In fact, Brazilian institutions of science and higher education were, from the beginning, part of a peculiar project of modernization from above which started in Portugal at the end of the 18th Century, and was transplanted to Brazil after independence. It was a deliberate effort to free the old Portuguese empire from the grips of Catholic restoration and conservatism, and get the benefits brought about by the spreading industrial revolution, without, however, any major incorporation of new sectors in the ruling circles, or any major social and economic change. Throughout Western Europe, the political modernization responded to pressures from raising social groups, and was mediated by different sorts of professional corporations - lawyers, the military, engineers, university professors, scientists - which were responsible for the progressive rationalization and institutionalization of the new political order. Portugal, however, as well as Spain, did not participate in the great religious and cultural upheavals which marked the end of the European middle ages, and never developed the strong professional, academic or religious corporations which were present in different degrees in societies such as Britain, France or the German states. Those learning institutions which did exist -- like the old Spanish universities in Latin America, or the whole Jesuit establishment, from the Indian settlements to their schools and seminars - were taken as the enemy to be fought by the modernizing elites.

Brazilian enlightened elites, like their counterparts in other Latin American countries, entered the 19th century admiring and copying the French opposition to all forms of corporatist arrangements and privileges, above all those of the Church and of the traditional universities(6)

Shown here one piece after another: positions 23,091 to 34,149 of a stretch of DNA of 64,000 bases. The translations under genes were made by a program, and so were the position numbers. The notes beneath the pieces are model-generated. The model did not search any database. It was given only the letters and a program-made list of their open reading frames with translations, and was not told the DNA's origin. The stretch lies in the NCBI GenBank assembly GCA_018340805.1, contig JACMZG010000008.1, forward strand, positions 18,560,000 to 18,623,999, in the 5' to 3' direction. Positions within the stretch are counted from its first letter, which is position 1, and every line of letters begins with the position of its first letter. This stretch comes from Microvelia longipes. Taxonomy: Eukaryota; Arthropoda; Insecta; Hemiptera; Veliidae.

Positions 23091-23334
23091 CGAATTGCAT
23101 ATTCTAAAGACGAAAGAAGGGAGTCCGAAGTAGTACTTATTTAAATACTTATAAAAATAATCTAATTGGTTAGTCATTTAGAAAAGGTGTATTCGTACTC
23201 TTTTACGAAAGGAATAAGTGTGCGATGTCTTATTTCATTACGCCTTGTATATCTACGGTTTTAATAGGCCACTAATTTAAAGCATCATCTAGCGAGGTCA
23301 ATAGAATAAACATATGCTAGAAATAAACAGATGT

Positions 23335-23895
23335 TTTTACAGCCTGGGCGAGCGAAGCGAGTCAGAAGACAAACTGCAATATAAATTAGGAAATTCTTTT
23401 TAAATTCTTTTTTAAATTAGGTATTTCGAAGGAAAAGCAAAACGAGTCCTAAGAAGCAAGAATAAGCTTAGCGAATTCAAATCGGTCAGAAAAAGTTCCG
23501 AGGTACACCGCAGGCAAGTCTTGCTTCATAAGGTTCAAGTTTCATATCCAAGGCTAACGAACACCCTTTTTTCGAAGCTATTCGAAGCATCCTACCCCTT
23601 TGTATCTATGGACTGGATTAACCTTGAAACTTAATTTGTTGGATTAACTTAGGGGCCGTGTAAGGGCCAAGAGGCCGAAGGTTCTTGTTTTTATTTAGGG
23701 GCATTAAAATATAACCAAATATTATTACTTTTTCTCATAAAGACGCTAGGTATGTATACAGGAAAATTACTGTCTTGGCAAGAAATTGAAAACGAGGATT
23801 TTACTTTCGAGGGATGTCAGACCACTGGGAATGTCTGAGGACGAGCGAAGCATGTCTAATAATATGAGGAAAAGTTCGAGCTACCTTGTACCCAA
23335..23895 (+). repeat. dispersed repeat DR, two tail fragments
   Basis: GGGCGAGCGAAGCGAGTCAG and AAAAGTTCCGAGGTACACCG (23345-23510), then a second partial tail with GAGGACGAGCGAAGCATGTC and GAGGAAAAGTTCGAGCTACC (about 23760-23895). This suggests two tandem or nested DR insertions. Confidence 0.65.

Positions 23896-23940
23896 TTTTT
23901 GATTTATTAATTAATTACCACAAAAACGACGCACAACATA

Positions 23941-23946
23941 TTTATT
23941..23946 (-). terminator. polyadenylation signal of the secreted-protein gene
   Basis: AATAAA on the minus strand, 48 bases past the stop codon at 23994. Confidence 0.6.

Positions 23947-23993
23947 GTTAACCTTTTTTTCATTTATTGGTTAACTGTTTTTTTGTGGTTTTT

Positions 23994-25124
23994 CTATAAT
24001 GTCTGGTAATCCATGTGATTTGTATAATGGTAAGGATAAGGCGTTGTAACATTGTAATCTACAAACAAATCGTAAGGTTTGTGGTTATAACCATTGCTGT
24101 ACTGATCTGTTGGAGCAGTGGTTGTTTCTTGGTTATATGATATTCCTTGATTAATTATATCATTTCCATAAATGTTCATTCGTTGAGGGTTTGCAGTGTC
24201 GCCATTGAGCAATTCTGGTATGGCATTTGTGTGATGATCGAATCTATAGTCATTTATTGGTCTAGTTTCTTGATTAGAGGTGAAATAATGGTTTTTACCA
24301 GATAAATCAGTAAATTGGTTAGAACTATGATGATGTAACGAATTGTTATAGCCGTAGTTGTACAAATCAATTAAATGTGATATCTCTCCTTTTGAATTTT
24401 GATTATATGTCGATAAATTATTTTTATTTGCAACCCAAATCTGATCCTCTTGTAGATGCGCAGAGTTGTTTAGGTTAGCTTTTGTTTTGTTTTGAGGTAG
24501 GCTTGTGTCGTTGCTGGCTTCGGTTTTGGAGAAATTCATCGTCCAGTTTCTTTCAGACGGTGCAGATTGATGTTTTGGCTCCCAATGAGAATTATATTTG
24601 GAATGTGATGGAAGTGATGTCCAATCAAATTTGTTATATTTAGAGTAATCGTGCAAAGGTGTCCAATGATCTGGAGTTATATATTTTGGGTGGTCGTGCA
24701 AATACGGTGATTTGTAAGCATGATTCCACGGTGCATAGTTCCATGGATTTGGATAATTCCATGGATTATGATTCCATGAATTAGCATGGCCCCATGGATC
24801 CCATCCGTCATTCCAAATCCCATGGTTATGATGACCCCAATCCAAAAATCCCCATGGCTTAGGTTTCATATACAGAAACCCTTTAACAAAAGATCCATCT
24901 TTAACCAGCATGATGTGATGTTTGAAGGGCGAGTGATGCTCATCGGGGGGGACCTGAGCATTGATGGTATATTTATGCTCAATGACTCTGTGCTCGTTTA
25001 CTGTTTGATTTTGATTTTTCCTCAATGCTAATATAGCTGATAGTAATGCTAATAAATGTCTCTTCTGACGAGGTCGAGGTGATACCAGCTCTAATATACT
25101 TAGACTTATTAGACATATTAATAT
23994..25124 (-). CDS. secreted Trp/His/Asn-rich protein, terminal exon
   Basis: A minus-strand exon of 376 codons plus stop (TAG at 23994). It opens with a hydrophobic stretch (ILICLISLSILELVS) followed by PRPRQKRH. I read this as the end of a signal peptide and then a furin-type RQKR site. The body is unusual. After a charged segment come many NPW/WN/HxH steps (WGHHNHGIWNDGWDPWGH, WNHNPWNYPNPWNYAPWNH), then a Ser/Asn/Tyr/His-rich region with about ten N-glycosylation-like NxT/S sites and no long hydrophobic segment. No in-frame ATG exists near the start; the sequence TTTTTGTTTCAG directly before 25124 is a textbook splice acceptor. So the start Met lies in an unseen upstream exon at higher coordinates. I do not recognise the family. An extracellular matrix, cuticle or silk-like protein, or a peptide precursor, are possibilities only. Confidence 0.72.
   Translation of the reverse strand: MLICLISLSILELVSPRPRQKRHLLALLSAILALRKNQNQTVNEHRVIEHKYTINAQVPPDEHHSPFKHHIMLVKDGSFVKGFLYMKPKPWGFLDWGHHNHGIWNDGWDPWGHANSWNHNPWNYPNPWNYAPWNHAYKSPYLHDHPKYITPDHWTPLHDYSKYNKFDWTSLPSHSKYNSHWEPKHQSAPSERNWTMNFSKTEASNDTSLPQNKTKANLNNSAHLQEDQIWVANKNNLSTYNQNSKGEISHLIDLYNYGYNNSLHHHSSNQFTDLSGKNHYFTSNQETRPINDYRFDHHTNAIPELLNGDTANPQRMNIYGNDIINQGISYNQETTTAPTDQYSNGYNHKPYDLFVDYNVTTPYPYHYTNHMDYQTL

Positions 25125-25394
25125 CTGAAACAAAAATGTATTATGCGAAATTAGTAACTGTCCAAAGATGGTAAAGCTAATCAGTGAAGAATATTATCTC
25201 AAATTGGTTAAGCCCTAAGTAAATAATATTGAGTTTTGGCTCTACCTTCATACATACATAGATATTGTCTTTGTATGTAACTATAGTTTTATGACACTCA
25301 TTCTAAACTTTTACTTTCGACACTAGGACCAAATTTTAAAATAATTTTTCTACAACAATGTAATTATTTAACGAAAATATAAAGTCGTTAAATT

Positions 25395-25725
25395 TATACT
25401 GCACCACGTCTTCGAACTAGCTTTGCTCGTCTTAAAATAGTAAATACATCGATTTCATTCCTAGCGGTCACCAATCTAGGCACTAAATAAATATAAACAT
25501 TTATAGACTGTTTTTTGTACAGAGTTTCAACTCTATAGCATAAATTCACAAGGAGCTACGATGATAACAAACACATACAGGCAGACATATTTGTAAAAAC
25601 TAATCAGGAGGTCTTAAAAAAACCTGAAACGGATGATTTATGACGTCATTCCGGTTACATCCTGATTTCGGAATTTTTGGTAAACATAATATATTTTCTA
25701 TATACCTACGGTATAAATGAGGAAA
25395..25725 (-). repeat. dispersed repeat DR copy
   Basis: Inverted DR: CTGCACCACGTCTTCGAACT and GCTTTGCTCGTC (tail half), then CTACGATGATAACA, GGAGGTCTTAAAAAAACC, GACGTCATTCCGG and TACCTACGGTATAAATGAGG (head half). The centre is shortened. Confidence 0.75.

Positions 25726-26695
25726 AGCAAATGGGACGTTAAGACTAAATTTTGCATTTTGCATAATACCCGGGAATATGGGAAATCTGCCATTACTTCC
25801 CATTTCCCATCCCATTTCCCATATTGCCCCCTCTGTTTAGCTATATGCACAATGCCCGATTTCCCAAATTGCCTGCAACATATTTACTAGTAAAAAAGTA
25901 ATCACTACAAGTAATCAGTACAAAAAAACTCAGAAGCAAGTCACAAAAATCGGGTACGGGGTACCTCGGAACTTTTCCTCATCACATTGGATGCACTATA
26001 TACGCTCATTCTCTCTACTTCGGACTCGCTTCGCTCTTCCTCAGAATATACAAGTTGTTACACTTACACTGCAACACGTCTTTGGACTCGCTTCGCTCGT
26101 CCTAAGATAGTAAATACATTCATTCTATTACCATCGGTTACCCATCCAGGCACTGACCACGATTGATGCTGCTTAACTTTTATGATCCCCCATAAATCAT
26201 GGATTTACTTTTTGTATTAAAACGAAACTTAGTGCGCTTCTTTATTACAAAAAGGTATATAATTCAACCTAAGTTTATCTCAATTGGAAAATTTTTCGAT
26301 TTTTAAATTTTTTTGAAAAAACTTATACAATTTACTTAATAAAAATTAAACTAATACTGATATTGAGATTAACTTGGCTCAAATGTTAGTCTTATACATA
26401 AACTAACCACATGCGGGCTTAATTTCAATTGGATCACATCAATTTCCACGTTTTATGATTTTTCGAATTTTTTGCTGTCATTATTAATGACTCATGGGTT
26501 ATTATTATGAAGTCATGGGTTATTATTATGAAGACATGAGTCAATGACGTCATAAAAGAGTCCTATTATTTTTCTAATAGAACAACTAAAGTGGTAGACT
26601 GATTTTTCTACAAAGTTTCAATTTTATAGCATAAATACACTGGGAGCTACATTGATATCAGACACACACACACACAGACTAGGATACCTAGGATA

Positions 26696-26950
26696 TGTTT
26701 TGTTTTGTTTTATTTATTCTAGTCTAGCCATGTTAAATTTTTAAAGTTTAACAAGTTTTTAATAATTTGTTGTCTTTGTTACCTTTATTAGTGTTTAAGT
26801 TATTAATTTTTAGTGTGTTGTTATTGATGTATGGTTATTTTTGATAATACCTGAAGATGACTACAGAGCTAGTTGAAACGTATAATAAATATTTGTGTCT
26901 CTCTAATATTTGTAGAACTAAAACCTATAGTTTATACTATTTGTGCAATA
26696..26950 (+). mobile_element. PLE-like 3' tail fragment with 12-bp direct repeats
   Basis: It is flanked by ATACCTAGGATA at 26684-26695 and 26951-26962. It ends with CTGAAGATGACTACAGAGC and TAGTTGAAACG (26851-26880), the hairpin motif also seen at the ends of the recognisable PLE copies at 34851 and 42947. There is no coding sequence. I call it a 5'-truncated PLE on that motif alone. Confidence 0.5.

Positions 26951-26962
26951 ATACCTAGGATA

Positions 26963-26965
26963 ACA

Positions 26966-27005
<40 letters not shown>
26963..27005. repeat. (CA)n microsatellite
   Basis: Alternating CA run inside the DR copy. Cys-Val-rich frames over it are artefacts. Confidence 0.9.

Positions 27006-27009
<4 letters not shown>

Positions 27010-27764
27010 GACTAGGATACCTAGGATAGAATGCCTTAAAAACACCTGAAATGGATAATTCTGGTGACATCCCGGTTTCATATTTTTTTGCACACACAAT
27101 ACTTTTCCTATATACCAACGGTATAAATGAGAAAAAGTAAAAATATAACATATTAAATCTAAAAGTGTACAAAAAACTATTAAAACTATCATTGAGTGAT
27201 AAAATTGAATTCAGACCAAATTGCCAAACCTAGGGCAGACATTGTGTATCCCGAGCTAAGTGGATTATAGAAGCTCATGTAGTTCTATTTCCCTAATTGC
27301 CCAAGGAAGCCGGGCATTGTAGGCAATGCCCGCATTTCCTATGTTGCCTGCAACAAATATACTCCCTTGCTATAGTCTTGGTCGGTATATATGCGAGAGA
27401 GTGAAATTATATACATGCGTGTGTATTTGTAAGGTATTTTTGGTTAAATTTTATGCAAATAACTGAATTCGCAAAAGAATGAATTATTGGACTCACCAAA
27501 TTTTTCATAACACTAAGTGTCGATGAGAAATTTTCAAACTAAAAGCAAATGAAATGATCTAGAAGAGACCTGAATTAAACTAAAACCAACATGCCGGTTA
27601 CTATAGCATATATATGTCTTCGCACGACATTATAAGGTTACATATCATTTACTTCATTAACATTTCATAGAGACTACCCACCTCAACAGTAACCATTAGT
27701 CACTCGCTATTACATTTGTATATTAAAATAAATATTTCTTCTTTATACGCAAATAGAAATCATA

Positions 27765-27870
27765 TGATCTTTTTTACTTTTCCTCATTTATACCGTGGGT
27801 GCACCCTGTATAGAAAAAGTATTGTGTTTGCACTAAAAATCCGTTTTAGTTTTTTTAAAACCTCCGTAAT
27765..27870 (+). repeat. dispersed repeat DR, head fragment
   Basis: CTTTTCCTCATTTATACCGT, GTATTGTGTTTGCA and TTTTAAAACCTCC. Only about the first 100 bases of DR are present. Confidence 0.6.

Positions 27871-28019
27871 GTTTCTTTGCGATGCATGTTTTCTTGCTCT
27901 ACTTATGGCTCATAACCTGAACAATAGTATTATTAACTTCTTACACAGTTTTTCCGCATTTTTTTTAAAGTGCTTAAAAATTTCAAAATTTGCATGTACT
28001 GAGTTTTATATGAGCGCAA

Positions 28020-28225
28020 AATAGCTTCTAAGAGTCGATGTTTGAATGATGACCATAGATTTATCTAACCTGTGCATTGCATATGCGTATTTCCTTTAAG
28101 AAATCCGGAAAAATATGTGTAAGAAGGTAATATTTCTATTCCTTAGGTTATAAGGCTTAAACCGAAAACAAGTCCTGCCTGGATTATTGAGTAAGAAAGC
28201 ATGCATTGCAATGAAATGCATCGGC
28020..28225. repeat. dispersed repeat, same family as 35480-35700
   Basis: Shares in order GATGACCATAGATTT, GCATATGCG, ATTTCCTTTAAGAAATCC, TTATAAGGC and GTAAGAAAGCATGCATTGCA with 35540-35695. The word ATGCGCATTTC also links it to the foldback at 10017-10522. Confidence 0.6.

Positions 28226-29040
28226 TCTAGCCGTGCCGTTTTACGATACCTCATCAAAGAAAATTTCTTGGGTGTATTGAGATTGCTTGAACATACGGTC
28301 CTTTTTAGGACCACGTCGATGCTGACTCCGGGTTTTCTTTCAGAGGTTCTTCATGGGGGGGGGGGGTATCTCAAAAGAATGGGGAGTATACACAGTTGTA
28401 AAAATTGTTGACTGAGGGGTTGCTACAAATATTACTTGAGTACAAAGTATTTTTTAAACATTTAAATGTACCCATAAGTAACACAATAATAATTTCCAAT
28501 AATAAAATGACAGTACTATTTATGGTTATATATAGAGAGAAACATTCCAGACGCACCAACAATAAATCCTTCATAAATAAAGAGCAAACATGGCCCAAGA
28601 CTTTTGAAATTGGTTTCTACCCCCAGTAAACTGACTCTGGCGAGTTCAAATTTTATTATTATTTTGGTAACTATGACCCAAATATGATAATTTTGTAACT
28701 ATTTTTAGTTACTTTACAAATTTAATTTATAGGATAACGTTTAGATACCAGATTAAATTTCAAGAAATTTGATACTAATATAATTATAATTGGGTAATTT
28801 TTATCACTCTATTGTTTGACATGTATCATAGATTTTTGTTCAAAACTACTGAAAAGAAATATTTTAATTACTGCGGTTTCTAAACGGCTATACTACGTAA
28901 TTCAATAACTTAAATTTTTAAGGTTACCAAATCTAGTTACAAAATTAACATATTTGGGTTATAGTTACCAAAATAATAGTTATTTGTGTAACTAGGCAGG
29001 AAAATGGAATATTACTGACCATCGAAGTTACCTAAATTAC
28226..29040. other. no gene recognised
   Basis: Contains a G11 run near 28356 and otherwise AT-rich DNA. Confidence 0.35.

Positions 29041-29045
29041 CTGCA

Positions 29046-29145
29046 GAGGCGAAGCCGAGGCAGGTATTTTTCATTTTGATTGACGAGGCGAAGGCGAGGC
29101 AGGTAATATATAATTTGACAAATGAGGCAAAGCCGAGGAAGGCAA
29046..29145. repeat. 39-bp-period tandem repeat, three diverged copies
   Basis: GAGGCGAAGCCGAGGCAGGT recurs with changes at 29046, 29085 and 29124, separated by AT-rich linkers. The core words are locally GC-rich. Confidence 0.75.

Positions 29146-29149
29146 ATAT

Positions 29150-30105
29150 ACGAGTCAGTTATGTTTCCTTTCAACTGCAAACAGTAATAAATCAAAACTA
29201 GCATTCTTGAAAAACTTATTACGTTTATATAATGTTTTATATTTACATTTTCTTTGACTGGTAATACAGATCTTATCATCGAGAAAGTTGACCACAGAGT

The independence wars in Latin America were not, however, the French Revolution, and the Catholic Church was able to survive and keep much of its influence in the Continent until the present day. But they were strong enough to give raise to different versions of the Napoleonic system of higher education in most countries, and to take away from the Church most of its role as the educator of modern elites. When, in Brazil, the first professional schools were created in the early 19th Century, they were meant to be institutions for training cadres for the public service - for the military forces, the engineering corps, the hospitals and the handling of legal affairs - and lacked both the professional and the university traditions which were the building blocks upon which the modernization of Western university systems took place(7). They also lacked the pressures for performance and competence which would be required in conditions of intense competition for social mobility. Latin American enlightened elites were able to speak French, to travel to Europe and handle French concepts, including their democratic and rationalist ideals; their societies, however, remained restricted to the limits of their economies, based on a few export products, large pockets of traditional or decadent settlements, one or two major administrative and export centers, and, in the case of Brazil, a slavery system which lasted almost to the end of the 19th Century. The consequence of this double jeopardy was the generalized lack of intellectual and institutional vigour which characterized most of the scientific and higher education institutions in the region throughout the 19th century.